The above is the graphic description of the manner in which the appellant committed the two offences. Further evidence, similar in substance to the above, was given by Shylet Mutengambiri, the police officer who was acting as a court orderly and who it was alleged was assaulted by the appellant. On appeal the appellant baldly disputed that he had been contemptuous of the court or that he had assaulted the complainant in the second charge. As I have already mentioned, the appellant failed to cross-examine the State witnesses in any manner that would have discredited their evidence. There is no basis whatsoever on which the appellant’s conviction can be challenged. The appeal against conviction on both charges is therefore dismissed.
In his notice of appeal against sentence the appellant contended that he should have been sentenced to two weeks imprisonment in respect of the charge of contempt of court and to a fine in respect of the charge of common assault.
The principles which a court must follow in sentencing a person for contempt of court were laid down in S v Benatar 1984 (3) ZLR 584, S v Musa 1997 (2) ZLR 149 (H) and several other cases. At 156B in Musa’s case I stated that the power to commit for contempt should not be used for the vindication of a judicial officer as a person or (at 157B) for purposes of retribution. That power must be used to maintain, and where it has been eroded, to restore the esteem of the court. It must always be remembered that contempt of court is a serious offence which brings the administration of justice into disrepute or contempt. The courts have to guard very jealously their dignity and they must impose such punishment as is appropriate to vindicate their honour. In punishing the contemptor, the extent of the punishment must remain in the background whilst the court’s esteem and authority must be in the forefront (see S v Nel 1991 (1) SA 730 (A) at 752I – 753E (of the translation)). I have kept the above principles in mind in assessing the appropriate punishment in this case. I have to consider that the appellant in this case is not an ordinary member of the public. He is a police officer, who no doubt appreciates the importance of the court institution in our society. It is the only institution for the peaceful resolution of conflicts in society and without it the law of the jungle would prevail. The appellant entered a courtroom when the court was in session. He rudely advanced and approached the judicial officer and abused him. His behaviour was most contumacious and simply unacceptable from a police officer. He was armed with an empty beer bottle and threatened to attack the presiding judicial officer with it. Such behaviour must be punished in such manner as will restore the tattered dignity of the court. The sentence imposed by the trial magistrate does not appear to me to be excessive. It does not at all smack of retribution; rather it is a fitting punishment meted out to an offender who should know better than many people about the need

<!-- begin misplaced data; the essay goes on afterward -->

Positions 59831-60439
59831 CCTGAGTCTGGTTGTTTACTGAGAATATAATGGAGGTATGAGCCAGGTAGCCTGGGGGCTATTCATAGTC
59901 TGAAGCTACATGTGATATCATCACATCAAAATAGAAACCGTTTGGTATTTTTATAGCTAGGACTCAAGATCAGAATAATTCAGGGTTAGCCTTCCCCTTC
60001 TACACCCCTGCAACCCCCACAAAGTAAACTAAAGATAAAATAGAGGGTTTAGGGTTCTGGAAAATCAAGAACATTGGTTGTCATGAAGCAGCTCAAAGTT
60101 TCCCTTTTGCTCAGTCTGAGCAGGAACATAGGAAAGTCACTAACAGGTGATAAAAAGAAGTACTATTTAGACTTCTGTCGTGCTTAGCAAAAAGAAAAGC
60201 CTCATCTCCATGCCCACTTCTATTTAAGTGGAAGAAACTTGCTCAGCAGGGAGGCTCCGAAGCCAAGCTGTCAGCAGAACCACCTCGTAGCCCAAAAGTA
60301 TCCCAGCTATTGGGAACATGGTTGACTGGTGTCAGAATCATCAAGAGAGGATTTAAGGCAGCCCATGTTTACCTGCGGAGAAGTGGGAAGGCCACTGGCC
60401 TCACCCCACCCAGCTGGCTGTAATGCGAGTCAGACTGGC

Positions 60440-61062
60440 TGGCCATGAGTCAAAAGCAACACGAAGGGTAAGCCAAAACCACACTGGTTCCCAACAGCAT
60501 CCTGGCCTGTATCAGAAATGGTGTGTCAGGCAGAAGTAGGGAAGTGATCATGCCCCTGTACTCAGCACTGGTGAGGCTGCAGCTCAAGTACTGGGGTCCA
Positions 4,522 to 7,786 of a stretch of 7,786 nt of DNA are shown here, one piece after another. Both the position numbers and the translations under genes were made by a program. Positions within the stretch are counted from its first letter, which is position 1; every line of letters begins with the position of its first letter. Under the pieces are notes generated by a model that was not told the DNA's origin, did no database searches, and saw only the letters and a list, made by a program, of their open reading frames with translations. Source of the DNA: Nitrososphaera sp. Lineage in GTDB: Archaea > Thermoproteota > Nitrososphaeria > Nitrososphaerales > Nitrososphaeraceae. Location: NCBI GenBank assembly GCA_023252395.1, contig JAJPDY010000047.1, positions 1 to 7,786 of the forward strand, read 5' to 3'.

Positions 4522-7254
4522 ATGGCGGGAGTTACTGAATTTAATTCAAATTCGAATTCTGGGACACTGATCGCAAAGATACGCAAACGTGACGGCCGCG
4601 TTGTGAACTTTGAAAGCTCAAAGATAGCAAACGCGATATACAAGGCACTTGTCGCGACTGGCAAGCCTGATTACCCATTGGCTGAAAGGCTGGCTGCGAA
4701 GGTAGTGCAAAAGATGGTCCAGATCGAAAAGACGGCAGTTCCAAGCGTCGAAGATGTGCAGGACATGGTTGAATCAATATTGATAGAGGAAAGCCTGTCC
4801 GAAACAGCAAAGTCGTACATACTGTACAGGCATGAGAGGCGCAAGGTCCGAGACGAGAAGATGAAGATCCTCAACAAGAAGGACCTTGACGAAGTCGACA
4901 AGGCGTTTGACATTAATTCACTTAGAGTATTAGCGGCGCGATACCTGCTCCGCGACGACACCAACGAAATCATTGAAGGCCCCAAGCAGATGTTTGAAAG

to preserve, maintain and enhance the dignity and esteem of the court. There is no basis for interfering with the sentence. The appeal against the sentence on the charge of contempt of court is dismissed.
The appellant was sentenced to two months imprisonment for the assault on the police officer in the second count. The assault consisted of knocking the complainant underneath the chin with the elbow. This was in the course of resisting an attempt by the officer concerned to restrain him. I consider that outside the context of the contempt charge, for which the appellant was separately convicted and sentenced, the assault was fairly minor. No serious injuries were sustained by the complainant. I am satisfied that a fine would have been the more appropriate penalty. The offence is however aggravated by the fact that the appellant is a police officer. I consider that a fine of $1 000 is adequate for this offence. The appeal against sentence for the second charge succeeds to that extent.
In the result the appeal against conviction and sentence on the charge of contempt of court is dismissed and the appeal against conviction on the charge of common assault is also dismissed but that against sentence succeeds to the extent that the sentence is set aside and substituted with one of a fine of $1 000 or, in default of payment, 2 weeks imprisonment.
Smith J, I agree.
Manase & Manase, appellant’s legal practitioners.
Attorney-General’s Office, respondent’s legal practitioners.